The sheer, insane genius of 'Footballers' Wives'

Does saintly Dr Williams get his mate the Archbishop of York round to howl with laughter?
Click to follow
The Independent Online

"The other day, I was watching the popular 'telly' series, Footballers' Wives. I don't know whether any of you in the congregation today are 'fans' of the programme. If you are - and my wife Beryl and I certainly are! - you will know who I mean by Chardonnay. You remember that, after she had used a champagne bottle to murder Jason, the father of Chardonnay's mother-in-law's hermaphrodite baby which she and Kyle had passed off as their own, Chardonnay very sadly developed anorexia and died of it. You may also remember that at the funeral, Noah remarked that 'You know, if you knew you were going to die - you'd have a sandwich or summink, wouldn't you?'

"The other day, I was watching the popular 'telly' series, Footballers' Wives. I don't know whether any of you in the congregation today are 'fans' of the programme. If you are - and my wife Beryl and I certainly are! - you will know who I mean by Chardonnay. You remember that, after she had used a champagne bottle to murder Jason, the father of Chardonnay's mother-in-law's hermaphrodite baby which she and Kyle had passed off as their own, Chardonnay very sadly developed anorexia and died of it. You may also remember that at the funeral, Noah remarked that 'You know, if you knew you were going to die - you'd have a sandwich or summink, wouldn't you?'

"Life's like that, isn't it? And as I observed to Beryl in the ad break, there's a lesson to be learnt from this. When we read the Gospels, we understand that God, too, would like us to have a sandwich before we die. We don't know when the hour of our death will fall. But let's all try, with God's mercy, to have that sandwich or summink, before we die. And now hymn number 423, 'If you're trendy and you know it, come to church'."

I find it relatively easy to reconstruct the Archbishop of Canterbury's reported Easter message on the subject of Footballers' Wives. What is extremely hard to imagine is the saintly, donnish figure of Dr Rowan Williams and his wife sitting down of a Wednesday evening at 9pm and eagerly watching the programme. Does he, like me, phone up his friends in the breaks to comment on the previous 20 minutes - "I can't believe Amber's gone to a witch doctor to hex Tanya"?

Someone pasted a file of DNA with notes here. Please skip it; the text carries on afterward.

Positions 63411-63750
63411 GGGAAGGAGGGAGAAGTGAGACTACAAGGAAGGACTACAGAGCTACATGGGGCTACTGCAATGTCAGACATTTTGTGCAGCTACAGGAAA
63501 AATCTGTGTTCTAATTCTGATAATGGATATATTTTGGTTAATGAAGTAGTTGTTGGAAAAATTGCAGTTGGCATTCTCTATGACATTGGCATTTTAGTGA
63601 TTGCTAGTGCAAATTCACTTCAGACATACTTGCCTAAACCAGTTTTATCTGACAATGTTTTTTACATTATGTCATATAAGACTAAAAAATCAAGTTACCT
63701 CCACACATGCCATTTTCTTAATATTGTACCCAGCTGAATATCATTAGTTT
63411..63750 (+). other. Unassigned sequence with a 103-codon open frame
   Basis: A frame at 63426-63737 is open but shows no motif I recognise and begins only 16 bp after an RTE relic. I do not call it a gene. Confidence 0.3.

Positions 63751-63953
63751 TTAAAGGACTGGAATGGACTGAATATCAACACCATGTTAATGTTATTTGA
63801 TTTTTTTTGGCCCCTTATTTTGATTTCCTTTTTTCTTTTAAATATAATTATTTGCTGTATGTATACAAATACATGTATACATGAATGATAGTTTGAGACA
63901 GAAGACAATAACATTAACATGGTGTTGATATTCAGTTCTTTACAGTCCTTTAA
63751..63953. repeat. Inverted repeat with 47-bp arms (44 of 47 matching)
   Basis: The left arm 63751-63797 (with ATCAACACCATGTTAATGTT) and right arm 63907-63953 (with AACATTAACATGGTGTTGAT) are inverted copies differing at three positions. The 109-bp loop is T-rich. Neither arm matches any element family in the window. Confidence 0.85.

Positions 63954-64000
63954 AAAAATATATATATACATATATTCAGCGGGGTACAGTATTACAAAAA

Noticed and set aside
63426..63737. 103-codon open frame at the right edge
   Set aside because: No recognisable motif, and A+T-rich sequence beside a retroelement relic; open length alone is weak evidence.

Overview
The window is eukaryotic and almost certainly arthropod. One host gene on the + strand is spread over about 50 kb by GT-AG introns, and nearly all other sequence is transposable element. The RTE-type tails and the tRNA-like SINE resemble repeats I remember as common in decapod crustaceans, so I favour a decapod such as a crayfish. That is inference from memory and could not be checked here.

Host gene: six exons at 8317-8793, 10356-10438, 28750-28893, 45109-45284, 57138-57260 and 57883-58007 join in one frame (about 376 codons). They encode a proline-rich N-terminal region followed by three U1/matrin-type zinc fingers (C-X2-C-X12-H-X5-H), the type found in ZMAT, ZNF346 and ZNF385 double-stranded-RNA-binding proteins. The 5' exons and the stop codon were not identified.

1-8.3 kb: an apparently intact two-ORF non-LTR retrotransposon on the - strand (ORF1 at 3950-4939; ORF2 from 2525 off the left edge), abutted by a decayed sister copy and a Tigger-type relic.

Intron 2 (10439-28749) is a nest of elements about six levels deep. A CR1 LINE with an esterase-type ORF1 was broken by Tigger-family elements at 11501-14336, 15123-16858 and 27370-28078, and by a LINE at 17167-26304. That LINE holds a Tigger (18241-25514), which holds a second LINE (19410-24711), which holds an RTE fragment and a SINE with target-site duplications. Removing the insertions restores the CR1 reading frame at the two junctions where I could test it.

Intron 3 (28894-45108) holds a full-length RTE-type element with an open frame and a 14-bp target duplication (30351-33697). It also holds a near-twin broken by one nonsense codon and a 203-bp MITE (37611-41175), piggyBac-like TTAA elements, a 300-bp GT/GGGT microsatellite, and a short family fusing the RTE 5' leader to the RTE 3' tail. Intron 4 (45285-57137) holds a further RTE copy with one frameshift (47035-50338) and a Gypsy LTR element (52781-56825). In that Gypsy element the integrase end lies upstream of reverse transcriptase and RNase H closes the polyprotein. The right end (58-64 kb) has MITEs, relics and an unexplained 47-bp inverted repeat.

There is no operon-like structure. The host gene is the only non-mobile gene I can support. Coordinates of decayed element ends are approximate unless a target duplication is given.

Does he get his mate the Archbishop of York round to howl with laughter at the mock-Warhol portrait of Hazel, Conrad's giant dildo, Frank's zebra-print wallpaper and Noah going into a gay sex club helpfully labelled "Hot Gay XXX Sex Club For Sex"? Or do his staff merely produce a useful summary of the week's doings, ready to be transformed into a moral lesson?

As you will have gathered, I absolutely love Footballers' Wives. It is sheer genius. The beauty of it is that the whole insane edifice is set before you with a completely straight face. There is almost nothing in the plot which doesn't fall solidly into the category of "beyond parody"; there is nothing which isn't simultaneously completely incredible and utterly predictable.

Of course, when the boy star and his embarrassing Scouse wife got married, they would leave the wedding in a hot-air balloon: of course, it would come down in a safari park with lions preparing to rip out the poor girl's nuptual breast implants. Naturally, a wife with a problem husband would decide to fake her own kidnapping and bilk him of a million quid before resorting to a witch-doctor and doctoring her love-rival's sun-tan lotion with acid. It is all wonderfully inevitable and quite impossible. Nobody can act at all - the nearest thing to skill displayed is Hazel's Wilson-Keppel-and-Betty head-waggle - but they throw themselves into the sincere attempt like lemmings.

We love it for the delirious flood of narrative, with hermaphrodite babies following the Triads following murder-by-Viagra following a pet poodle turning up in a curry; we love it for the marvellous predictability. Tanya is forever holding a cigarette at a 45 degree angle; Hazel will say "Get your sorry arse over 'ere"; and Kyle will throw Jackie out for the 12th time.

But do we love it as a moral lesson, as proposed by the Archbishop of Canterbury? Well, in a way. It is a brilliant satire, not exactly on the behaviour of the very rich, but on the sort of television drama which glamorises the imagined lives of the rich. What is made ridiculous is not the indulgences of the wealthy, since no one ever lived like this, but the aspiration towards wealth.

But perhaps, in putting it forward as a moral lesson, Dr Williams was thinking of his own church. After all, one of the current story-lines is about a footballer unable to be open about being gay; the advice is "Do what you like, but keep it private." Isn't that what the Church of England tells its gay priests? The Church and professional sport are, by now, the only major organisations sticking to that line.

And certainly, one hears stories about the church which outdo any plot-line thought up by the makers of Footballers' Wives. I know of a vicar formerly in charge of an ancient, isolated parish, who habitually invited rent-boys over for dinner; after pudding, his wife would tactfully withdraw, the cocaine would come out and some amusing plate-smashing would begin. Alas, the plates concerned were from a fantastically valuable 18th-century service; and by the time anyone found out and removed him, three-quarters of the service was gone.

The church is quite good at keeping that sort of thing quiet, but when you consider the sort of things which must occasionally come to the notice of the Archbishop of Canterbury, it starts to seem a little less unlikely that he can watch Footballers' Wives with equanimity. The sort of things which a series called Vicars could quite plausibly contain would make Tanya, Amber and the rest of the motley crew blush with embarrassment.

Comments